PGA field no match for Woods

Challenge only part missing from game

July 25, 2000|By Don Markus | Don Markus,SUN STAFF

ST. ANDREWS, Scotland - Tiger Woods left here Sunday night with the Claret Jug he received for winning the 129th British Open and a feeling of sheer invincibility.

How else would you feel if you'd won golf's past two major championships by a combined 23 strokes and secured your place in the game's lore by becoming the youngest player to complete a career Grand Slam?

Jack Nicklaus knows that feeling. He was 26 when he finished off his career Slam in the 1966 British Open at Muirfield. It was the sixth of his record 18 major professional championships.

"His goals are probably to beat my goals," Nicklaus said last week before playing here at the Old Course, where he would miss the cut. "[Bobby] Jones was never my goal. I never really kept track of it until I won here in 1970 and they said, `You have three more to go.'

"I just liked competition. I liked to play. I enjoyed the challenges of each guy that came along. Arnold [Palmer] first and Gary [Player], then all of a sudden [Tom] Weiskopf and [Tom] Watson, and [Lee] Trevino and [Johnny] Miller. Tiger hasn't had a challenge yet, but he will."

The question isn't just when, but who? David Duval, the world's second-ranked player, buckled under the pressure of coming back against Woods in Sunday's final round. Ernie Els, ranked third, never got into serious contention after the third round and wound up tied for second, eight strokes behind.

It is a question that will be asked until next month's PGA Championship at Valhalla in Louisville, Ky., where Woods, 24, will try to become the first player since the legendary Ben Hogan in 1953 to win three majors in the same year. Given his performances here and at last month's U.S. Open at Pebble Beach, it seems likely.

"I've been very fortunate to have my game peak at the right time," said Woods, whose four-round total of 19-under par 269 was the lowest under par in any major championship. "I've always said that you like to have your game peak at four different times a year. It's something you hope for and wish for, but to have it happen is a different story."

But why are the game's other talented players, with the exception of Vijay Singh in his victory at this year's Masters, not coming through? It is the same reason Michael Jordan was able to lead the Chicago Bulls to six championships, and why Pete Sampras has been as dominating a figure in tennis as Woods has become in golf.

Talent - and a bit of intimidation.

Listen to Mike Weir, who came into the final round in last year's PGA Championship tied with Woods for the lead and left Medinah in 10th after shooting 80. "It's a challenge not to think about him," Weir said Saturday. "But he can do things that you can't, so why try?"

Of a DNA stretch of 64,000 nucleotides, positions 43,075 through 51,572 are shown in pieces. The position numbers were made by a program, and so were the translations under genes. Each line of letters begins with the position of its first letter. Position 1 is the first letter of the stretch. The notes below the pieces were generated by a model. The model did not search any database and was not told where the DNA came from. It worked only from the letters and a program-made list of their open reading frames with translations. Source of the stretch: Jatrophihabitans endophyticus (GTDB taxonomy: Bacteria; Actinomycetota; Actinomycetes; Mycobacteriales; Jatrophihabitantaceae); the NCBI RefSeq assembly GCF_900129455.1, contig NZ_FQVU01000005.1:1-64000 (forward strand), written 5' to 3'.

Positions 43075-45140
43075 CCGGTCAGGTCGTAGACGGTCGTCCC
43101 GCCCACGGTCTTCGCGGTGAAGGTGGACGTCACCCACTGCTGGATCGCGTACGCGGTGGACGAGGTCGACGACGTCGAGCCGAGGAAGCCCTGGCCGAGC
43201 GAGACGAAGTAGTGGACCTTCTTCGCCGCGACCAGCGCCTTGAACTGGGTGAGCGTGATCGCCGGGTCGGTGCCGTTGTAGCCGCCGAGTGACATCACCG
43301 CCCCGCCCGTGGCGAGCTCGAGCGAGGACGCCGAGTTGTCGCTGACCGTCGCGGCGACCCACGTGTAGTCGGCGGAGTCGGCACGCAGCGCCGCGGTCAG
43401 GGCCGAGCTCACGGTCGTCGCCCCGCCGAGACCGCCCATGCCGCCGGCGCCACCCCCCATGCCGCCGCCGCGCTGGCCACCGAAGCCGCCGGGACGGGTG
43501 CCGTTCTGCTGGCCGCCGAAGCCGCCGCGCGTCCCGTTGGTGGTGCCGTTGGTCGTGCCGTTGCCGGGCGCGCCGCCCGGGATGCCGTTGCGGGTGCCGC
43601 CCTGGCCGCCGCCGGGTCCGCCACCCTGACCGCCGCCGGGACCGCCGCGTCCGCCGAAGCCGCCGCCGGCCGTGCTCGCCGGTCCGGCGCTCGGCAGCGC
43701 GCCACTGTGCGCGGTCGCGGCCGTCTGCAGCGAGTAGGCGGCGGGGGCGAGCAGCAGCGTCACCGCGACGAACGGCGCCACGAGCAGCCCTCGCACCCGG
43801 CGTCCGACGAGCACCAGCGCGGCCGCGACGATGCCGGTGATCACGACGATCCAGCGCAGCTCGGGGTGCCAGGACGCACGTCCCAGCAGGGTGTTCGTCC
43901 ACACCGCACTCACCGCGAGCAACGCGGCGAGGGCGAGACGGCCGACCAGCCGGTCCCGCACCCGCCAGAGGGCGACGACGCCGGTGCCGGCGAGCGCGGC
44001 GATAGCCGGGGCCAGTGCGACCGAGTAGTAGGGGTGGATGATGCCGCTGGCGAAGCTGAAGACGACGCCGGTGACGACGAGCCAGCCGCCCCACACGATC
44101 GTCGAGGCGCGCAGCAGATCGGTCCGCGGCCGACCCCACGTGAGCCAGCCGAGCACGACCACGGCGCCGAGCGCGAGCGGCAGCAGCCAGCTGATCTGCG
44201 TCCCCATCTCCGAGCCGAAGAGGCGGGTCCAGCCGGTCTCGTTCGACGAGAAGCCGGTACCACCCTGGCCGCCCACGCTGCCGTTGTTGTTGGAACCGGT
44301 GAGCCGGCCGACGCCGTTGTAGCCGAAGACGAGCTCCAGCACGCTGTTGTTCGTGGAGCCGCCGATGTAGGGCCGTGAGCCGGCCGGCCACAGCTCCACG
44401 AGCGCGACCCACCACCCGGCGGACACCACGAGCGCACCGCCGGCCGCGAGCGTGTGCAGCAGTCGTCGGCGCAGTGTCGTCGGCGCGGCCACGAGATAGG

Listen to Nick Faldo, a three-time British Open and Masters champion who said last week that he didn't mind being over the hill - especially with Woods in the picture. "It's almost as though now guys will pick events to play in [that Woods isn't] and play the Tigerless Tour to have a chance to win."

That tour will be played the next two weeks, at the John Deere Classic in Silvas, Ill., and The International in Castle Rock, Colo. Though Woods slyly declined to divulge his schedule, he likely will play next at the Buick Open in Grand Blanc, Mich., because of a contractual obligation to play at least one Buick-sponsored event each year.

Woods also likes to play three weeks in a row when he can, and the Buick Open will be followed by the PGA Championship and the World Golf Championship-NEC Invitational, tournaments that he won last year.

Is there a chance that his domination can make golf - a sport that had trouble attracting viewers after the reign of Nicklaus and Palmer - seem dull?

"Did basketball fans get tired of what Michael Jordan did when his team was winning all those championships?" said Australian Stuart Appleby, who has become a friend of Woods' since living near him outside Orlando, Fla. "It only kept bringing more people into the sport, which is what Tiger is doing."

It still doesn't answer whether Woods will have any challenge from his contemporaries on the tour. Palmer needed to wait for Nicklaus to feed the public's appetite for a rivalry. Nicklaus had rivals at the beginning, including Hogan in the 1960 U.S. Open, and at the height of his career.

Nicklaus seems confident someone will step up to the tee, so to speak.

"There will be some guys who will come along, maybe some kid watching on television, like Nick Faldo did years ago by watching me on television and took up the game," Nicklaus said. "He's certainly not going to get the next 15 years with a free run."

But who's going to stop him, and when? At St. Andrews, as at Pebble Beach, the answer was nobody.

NOTE: ABC's telecast of the final round drew a big-market overnight rating of 7.5 with a 21 share. That represents a 32 percent increase from last year's 5.7/14. Each rating point represents 1 percent of the nation's estimated 100.8 million TV homes. The share is the percentage of in-use TVs tuned to a given program.

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